Respecting Gay Jews must lead to unconditional acceptance

This week’s edition of Southern Star covers the revised policy of the Jewish Community Council of Victoria (JCCV) that asks for the Victorian Jewish community to respect gay people (read my blog on that here).  This came about as a result of action by the Australian Jewish Democratic Society and people from the Bund movement.  Read their motion put to the JCCV in the October 2009 JCCV plenum meeting here.

This call for respect is definitely a good start.  However the downside of simply not saying bad things about gay people is that potentially no one says anything.  As an example, some people previously only said degrading things about gay people because they feel our homosexual ‘lifestyles’ are an abomination in the eyes of their religion.  Now these people may reluctantly feel an obligation to abide by the JCCV’s request to respect gay people, possibly because the organisation they are a member of is in turn a member of the JCCV, and so bite their tongue and don’t use degrading language to describe us.

So you then have the situation where people are not saying bad things about gay people, which is good, but they’re then not actually saying anything, which is bad, because it makes the issue of intolerance of homosexuality invisible.

The next step that the JCCV must take is to make the issue of intolerance of homosexuality visible.  It claims it’s serious about addressing mental health issues in gay people in the Jewish community because it has set up a reference group to investigate these issues.  It would be good to see some sort of public statement about what this reference group is actually doing, as it’s now 6 months down the track since it was established and there has been no public statement or any form of transparency on its operation.

It would also be good if the JCCV started acknowledging that these mental health issues and the alarmingly high suicidal behaviour didn’t just affect ‘GLBT Jews’ but actually affected the entire community.  I say this because the people who are most at risk are those who have same-sex attractions or gender identity issues but don’t or can’t identify their feelings outwardly and so are not visible as GLBT in the community.  They are “in the closet” and may be in denial of their sexuality or gender identity and in fear of anyone finding out.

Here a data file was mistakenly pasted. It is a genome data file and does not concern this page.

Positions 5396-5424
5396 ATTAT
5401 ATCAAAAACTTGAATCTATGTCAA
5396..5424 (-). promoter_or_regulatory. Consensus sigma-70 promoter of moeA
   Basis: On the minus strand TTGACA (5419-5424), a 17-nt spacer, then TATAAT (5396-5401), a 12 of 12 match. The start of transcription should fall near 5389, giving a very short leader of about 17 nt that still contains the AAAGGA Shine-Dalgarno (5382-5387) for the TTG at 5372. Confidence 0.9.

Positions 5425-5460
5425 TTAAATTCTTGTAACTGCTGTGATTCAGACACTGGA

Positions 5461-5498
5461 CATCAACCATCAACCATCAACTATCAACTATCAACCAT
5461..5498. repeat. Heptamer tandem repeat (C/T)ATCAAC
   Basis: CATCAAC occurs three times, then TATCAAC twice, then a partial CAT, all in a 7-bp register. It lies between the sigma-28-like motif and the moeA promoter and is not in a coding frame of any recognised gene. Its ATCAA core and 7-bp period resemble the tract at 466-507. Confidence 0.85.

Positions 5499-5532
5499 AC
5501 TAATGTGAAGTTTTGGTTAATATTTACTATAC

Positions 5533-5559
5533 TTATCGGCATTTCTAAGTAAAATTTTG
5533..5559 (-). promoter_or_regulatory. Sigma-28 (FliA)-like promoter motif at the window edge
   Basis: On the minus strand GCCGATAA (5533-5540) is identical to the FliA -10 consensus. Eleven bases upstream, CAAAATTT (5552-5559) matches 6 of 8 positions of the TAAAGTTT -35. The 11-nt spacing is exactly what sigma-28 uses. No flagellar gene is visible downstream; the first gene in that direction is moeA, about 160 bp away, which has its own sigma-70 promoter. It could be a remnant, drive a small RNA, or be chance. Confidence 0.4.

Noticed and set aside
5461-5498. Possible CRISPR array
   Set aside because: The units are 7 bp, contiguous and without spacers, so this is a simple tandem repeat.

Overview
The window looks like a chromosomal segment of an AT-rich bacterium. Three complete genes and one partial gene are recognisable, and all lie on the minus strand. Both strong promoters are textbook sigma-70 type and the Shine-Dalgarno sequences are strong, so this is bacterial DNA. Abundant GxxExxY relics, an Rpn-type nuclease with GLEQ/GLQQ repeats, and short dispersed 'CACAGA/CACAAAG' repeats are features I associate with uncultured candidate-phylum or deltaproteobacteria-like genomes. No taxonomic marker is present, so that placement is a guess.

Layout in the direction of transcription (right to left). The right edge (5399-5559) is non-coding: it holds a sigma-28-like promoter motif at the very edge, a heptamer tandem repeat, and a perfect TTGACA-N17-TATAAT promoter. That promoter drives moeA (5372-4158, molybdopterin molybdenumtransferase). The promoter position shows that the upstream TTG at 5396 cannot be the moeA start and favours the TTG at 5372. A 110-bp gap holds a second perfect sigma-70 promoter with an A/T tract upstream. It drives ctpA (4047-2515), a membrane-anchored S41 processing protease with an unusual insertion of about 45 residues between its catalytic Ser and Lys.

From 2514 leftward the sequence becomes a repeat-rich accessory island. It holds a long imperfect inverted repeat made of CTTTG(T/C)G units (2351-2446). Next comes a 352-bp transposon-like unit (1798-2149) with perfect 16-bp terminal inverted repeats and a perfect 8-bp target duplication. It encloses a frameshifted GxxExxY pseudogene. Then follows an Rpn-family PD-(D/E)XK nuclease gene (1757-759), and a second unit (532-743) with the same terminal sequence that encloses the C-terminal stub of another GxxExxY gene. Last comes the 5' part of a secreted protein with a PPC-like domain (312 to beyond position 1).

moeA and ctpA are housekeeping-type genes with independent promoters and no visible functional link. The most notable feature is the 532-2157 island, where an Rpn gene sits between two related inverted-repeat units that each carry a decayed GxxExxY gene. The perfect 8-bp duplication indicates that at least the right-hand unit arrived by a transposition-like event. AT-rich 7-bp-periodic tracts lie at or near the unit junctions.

These people are someone’s children, siblings or parents.  They’re someone’s friends or business partners.  They’re part of a community that supposedly cares about its people.  Supposedly.

Yes, respect is good, but it’s not enough.  Tolerance is only part of the way there.  Acceptance is the ultimate goal and it must be unconditional.


2 thoughts on “Respecting Gay Jews must lead to unconditional acceptance”

  1. Michael congratulations on this big step forward, the result of a lot of hard work on your part. I like your quotes in the Southern Star.

    However, I am concerned about some of your discussion above that the call for respect will mean that nothing is said “which is bad, because it makes the issue of intolerance of homosexuality invisible”. Respect goes way beyond language choices and means in my dicitionary “the condition of being honoured, esteemed or well regarded”. That sounds awfully close to acceptance to me and much more than tolerance, if respect is delivered. Perhaps you do not fully appreciate the journey you have started for your community. I hope history will show that to be the case.

    Also a reference group just advises its parent group what to do and how – they don’t actually do the job.

    It really is good news the changes you have achieved but you must give it time to work. Hold in there.

  2. “Hi Mikey

    This is an important and powerful letter/document.

    You are the modern day David of the David & Goliath fable of yesteryear taking on the might and power with only a mere slingshot in your artillery (your computer and brain.

    As your parents we stand firmly behind you in your endeavour for total equality and respect. We unconditionally love and support you.


    Mom & Dad.”

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